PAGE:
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Korean Journal of Clinical Oncology > Article
한국인 유방암 환자에서의 유방종양 성형술의 미용적 결과 및 만족도



Oncoplastic surgery (OPS) has emerged as the latest ideal surgery in treatment of breast cancer. The purpose of this study is to evaluate the cosmetic outcome of volume displacement surgery and patients’ satisfaction in Korean women with relatively small breast size.


This is a retrospective study of 173 patients who had volume displacement of OPS between January 2008 and December 2013. Cosmetic outcome was evaluated by patients’ questionnaire and a doctor. The patients’ satisfaction was assessed by a questionnaire divided into four categories; cosmetic satisfaction, satisfaction on operative method, femininity, and side effects. Relationship between removed specimen volume and patients’ satisfaction was also analyzed.


About 90% of patients answered above the fair in cosmetic items and operative methods, only less than 5% of all patients reported of severe complications such as cramps or limitations of exercise. The patients’ cosmetic satisfaction score were significantly inversely related with removed specimen volume and doctor’s cosmetic assessment was also accordance with this result (P<0.05). Most patients preferred good contour over short scar regardless of age and marital status (good contour 54% vs. short scar 21%).


Volume displacement of OPS brings both the best possible cosmetic outcome and high patient satisfaction for Korean women with a small size of breast in breast cancer surgery. It is highly suggestive that Korean women considers good contour more than the size of scar; therefore, volume displacement of OPS is a recommendable means of breast cancer surgery for Korean women.


Breast conserving surgery (BCS) is the standard treatment of breast cancer. The proportion of BCS has gradually grown, now accounting for up to 70% of all breast cancer surgery [1-4]. In comparison with mastectomy, BCS has the benefits of relatively satisfactory cosmetic outcome while showing no difference in the oncologic radicality [1,2]. However, sometimes BCS shows cosmetic limitation according to oncologic (tumor volume, multifocality) and anatomic (breast size, tumor-breast ratio, tumor location) characteristics [5]. Because of this limitation, oncoplastic surgery has emerged in the purpose of achieving oncologic safety whilst satisfying aesthetic outcomes [6-8]. The term oncoplastic surgery was first used by Audretsch [9] in 1998, meaning immediate defect-filling reconstruction to prevent deformity after BCS. Nowadays the term covers a broader aspect, which includes both immediate and delayed reconstruction not only in BCS but also in total mastectomy [10,11]. Breast oncoplastic surgery is divided into two large categories, which are volume displacement and volume replacement. The former is resection of cancer along with reshaping breast tissue; the latter is using autologous flap or prothesis to reconstruct breast contour [12].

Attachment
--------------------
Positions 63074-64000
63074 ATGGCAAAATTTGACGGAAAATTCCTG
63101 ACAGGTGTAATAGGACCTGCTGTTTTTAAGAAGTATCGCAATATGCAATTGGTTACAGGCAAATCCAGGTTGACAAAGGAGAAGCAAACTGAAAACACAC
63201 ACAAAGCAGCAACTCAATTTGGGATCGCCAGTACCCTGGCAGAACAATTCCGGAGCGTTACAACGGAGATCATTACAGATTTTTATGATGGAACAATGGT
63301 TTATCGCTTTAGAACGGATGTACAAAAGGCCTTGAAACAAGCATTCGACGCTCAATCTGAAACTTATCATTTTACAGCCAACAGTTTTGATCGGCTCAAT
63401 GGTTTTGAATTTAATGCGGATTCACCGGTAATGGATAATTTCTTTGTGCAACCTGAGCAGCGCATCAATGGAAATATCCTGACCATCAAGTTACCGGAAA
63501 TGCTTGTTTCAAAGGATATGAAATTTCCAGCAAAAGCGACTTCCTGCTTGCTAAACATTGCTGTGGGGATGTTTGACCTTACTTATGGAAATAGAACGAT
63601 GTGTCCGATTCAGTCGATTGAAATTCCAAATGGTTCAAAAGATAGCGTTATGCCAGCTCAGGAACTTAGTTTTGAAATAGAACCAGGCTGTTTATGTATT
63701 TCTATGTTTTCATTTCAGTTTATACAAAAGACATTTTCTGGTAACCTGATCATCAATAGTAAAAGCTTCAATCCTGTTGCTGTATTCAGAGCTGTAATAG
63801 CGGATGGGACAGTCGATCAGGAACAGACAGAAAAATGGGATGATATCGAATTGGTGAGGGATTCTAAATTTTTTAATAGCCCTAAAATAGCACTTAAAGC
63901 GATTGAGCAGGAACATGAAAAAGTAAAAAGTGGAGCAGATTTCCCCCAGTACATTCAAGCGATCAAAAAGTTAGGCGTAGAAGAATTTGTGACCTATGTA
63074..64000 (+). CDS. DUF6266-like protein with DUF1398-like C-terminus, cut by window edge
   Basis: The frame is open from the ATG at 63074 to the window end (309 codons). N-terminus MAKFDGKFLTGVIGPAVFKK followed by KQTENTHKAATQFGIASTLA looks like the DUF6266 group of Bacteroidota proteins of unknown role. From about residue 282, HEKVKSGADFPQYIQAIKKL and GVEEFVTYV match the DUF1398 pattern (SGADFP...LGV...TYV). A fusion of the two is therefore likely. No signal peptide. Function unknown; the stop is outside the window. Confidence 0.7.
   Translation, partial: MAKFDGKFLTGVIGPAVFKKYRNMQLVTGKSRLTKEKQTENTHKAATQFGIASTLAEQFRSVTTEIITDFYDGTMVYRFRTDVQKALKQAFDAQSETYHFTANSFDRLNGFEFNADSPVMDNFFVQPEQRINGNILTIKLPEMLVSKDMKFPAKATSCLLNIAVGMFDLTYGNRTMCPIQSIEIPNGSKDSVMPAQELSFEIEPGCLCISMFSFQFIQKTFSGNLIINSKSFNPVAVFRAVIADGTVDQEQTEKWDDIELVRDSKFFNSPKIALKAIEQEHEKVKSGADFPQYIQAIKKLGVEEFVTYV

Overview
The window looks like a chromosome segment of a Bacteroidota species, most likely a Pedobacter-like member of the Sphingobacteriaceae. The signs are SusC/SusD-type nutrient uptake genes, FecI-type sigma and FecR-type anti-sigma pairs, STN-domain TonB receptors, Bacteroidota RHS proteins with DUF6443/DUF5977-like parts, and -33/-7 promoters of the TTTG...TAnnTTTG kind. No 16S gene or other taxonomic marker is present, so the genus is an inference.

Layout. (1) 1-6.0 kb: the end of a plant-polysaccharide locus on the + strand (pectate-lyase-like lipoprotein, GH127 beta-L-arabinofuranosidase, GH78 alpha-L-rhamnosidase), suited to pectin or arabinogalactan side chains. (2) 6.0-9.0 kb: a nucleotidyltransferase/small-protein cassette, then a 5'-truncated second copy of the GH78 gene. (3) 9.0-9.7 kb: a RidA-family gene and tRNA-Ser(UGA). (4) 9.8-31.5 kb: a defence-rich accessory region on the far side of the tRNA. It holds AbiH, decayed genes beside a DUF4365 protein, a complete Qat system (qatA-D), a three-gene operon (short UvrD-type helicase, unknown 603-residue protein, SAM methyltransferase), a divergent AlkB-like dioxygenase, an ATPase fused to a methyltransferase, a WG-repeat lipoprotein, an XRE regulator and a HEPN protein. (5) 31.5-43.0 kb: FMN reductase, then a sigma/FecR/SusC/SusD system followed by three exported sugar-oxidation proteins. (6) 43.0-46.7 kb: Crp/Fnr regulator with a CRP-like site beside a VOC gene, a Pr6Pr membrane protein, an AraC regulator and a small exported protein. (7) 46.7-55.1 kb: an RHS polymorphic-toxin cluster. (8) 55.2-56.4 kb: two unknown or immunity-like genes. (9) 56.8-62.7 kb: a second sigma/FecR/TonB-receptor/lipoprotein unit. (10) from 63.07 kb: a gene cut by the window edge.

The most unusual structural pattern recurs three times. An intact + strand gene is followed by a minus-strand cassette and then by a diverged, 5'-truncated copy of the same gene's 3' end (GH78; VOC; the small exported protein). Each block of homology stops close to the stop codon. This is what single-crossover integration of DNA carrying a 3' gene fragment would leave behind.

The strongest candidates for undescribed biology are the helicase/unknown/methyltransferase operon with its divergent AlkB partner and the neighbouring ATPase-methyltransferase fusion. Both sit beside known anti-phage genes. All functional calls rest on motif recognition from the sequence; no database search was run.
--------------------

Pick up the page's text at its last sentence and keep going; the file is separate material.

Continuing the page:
Breast oncoplastic surgery is an worldwide used method, and various surgical techniques are performed [13,14]. Korean women’s average breast size is relatively small compared to that of western women, so the role of oncoplastic surgery could be more important. This study was performed to survey the satisfaction rates of breast cancer patients who underwent BCS with volume displacement oncoplastic surgery.


Between January 2008 and December 2013, a total of 600 patients underwent oncoplastic surgery with breast cancer by one surgeon at the Department of Surgery, Busan Paik Hospital. Among these patients, 173 patients who had agreed with this study were enrolled in this study and the patients who underwent reduction mammoplasty in large breast were excluded from this study.
Patients’ satisfaction was surveyed with a questionnaire. In addition, cosmetic outcome was evaluated by a doctor. The doctor’s judgement on aesthetic point of view was recorded by another doctor who did not participate in the surgery. In addition, the study looks into the patients’ acceptability of long scars, which are possible results of oncoplastic surgery. This study was approved by the Institutional Review Board of Hospital (IRB approval number, 14-0127).

Volume displacement oncoplastic surgery